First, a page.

As a person born in the late 1970s I am old enough to remember the existence of two German states and the Iron Curtain that ran between the Federal Republic of Germany and the German Democratic Republic until 1989, as peaceful revolutions overthrew the economically and morally bankrupt communist systems throughout Eastern Europe.
My grandparents and many of my relatives lived (and still live) in the Oberpfalz (Upper Palatinate), a north-eastern part of Bavaria that bordered Czechoslovakia and hence a Warsaw Pact country during the Cold War.
Many people left the more eastern areas of the Oberpfalz on grounds of the comparatively poor economy that was affected by the proximity to the Iron Curtain, and I have dim memories about a peculiar bleakness of the surroundings whenever we made short family trips in and around the hometown of my grandparents.
Partial compensation for the lack of major employers and industry were big training bases, barracks and further facilities held by the US-Army which employed German personnel to a great extent; moreover, American soldiers based at these military sites spent a good deal of their money in local businesses.
In these days, only a small proportion of US-Army troops and active military sites have remained in Bavaria and other parts of Germany.
The peaceful revolutions put an end to the division of the world into two antagonistic blocs, and a large part of military devices, units and garrisons were rendered superfluous by this historical process.
That was especially the case for facilities close to the Czechoslovakian border, as like the transmission and surveillance towers on the Hoher Bogen mountain ridge (former Sektor F area, in military jargon) which were by and by abandoned and decommissioned in the years after the German reunification.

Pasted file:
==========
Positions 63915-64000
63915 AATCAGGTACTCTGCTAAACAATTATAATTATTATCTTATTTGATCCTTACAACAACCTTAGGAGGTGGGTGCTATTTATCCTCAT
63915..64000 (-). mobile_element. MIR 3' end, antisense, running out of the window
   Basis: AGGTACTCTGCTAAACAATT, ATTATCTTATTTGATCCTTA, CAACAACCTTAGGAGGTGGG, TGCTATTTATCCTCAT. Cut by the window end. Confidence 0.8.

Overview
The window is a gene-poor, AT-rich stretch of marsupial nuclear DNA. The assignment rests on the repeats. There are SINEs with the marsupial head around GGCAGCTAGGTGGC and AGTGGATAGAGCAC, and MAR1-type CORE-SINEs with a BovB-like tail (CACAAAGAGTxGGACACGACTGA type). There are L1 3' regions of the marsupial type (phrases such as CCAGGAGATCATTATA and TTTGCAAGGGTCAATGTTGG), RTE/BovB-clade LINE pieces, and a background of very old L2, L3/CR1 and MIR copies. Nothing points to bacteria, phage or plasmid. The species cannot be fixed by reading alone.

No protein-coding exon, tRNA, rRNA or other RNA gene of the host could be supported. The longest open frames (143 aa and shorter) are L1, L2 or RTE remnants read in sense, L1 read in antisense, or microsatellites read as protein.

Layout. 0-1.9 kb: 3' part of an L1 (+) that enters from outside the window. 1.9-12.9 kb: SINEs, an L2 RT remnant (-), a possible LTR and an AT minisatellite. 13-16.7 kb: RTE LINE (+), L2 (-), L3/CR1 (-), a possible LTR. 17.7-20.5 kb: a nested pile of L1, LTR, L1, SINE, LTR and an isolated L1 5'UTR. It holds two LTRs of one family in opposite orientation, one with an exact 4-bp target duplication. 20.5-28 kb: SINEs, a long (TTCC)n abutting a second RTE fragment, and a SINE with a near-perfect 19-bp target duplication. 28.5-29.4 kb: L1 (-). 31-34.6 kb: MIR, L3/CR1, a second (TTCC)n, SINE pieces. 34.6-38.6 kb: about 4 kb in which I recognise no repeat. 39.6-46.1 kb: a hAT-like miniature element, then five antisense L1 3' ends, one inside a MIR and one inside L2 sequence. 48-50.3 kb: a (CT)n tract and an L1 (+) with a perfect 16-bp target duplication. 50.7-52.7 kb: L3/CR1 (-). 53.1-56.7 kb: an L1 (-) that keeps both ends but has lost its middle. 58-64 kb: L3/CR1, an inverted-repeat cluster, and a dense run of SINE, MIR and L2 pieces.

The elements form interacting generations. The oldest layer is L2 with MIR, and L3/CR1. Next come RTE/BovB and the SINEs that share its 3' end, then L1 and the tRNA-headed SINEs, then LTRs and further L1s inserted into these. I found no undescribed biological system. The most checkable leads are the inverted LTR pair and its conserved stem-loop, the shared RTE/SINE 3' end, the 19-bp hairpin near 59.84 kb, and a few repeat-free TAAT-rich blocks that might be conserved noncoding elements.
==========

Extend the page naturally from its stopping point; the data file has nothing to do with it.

Today, this area with its highest peak Schwarzriegel (1079 meters) is chiefly a destination for walkers and mountainbikers.
And hikers who are attracted by the wintry gloominess of the Bavarian forest, as I was on a very cloudy and foggy November day.
The peaks of the Hoher Bogen can be reached on various marked paths from the towns of Furth im Wald (407 meters) or Bad Kötzting (409 meters).
I had chosen the Fu03 Hohenbogenweg trail, a circular tour of about twenty-one kilometers length that starts and ends five hundred meters off the train station in Furth im Wald.
Starting at the trailhead, you need some three hours to reach the Burgstall mountain (976 meters), and from there around one additional hour to reach the former NATO towers on 1079 meters by making a detour at the “Forstdiensthütte” on 900 meters (switching from Hohenbogenweg to Baierweg).
On the whole, the hiking tour is not a piece of cake as it may appear at the first glance with just about 650 meters altitude difference to negotiate. The last section of the trail to Burgstall is very steep in particular, and it was generally not easy to keep my footing on a wet ground covered almost entirely with withered and decomposed leaves.
The “Aufklärungstürme” (surveillance towers) were not recognizable until the very last one hundred meters, since the thick forest and the dense fog engulfing the mountain ridge made for a very poor visibility.
The towers have a striking and quite distinct appearance. What their precise purpose was, and which sort of technology was installed in those tall buildings that have survived the demolition activities after 1989 I cannot really tell exactly.
My best guess is that there are radar antennae inside the spheric structures (the so-called radomes which are essentially intended to conceal as well as protect their interiors) at the northernmost tower, and the other towers contain a set of various delicate active and passive UHF antennae in all likelihood (Ultra High Frequency is the frequency range between 300 MHz and 3 GHz; radar takes place mostly in the Super High Frequency range, i. e. between 3 GHz and 30 GHz).
Unfortunately time didn’t allow to explore much more on the Hoher Bogen because sunset was approaching and hiking in unfamiliar terrain at night during winter time is usually not the best idea (at least for unexperienced hikers).
I hiked to the Warsaw Pact pendant to the Hoher Bogen this year too, the Čerchov mountain (1042 meters), an interesting tour that I can also very much recommend.
There are many more instances of Cold War facilities that are museums or sort of open air exhibitions today. Like, for example, the former radar stations on the Wasserkuppe in Central Germany that I visited three years ago.
So the Hoher Bogen was for me surely not the last place to explore in this context.
Featured image: View over fields towards the Hoher Bogen mountain range (position), summer 2021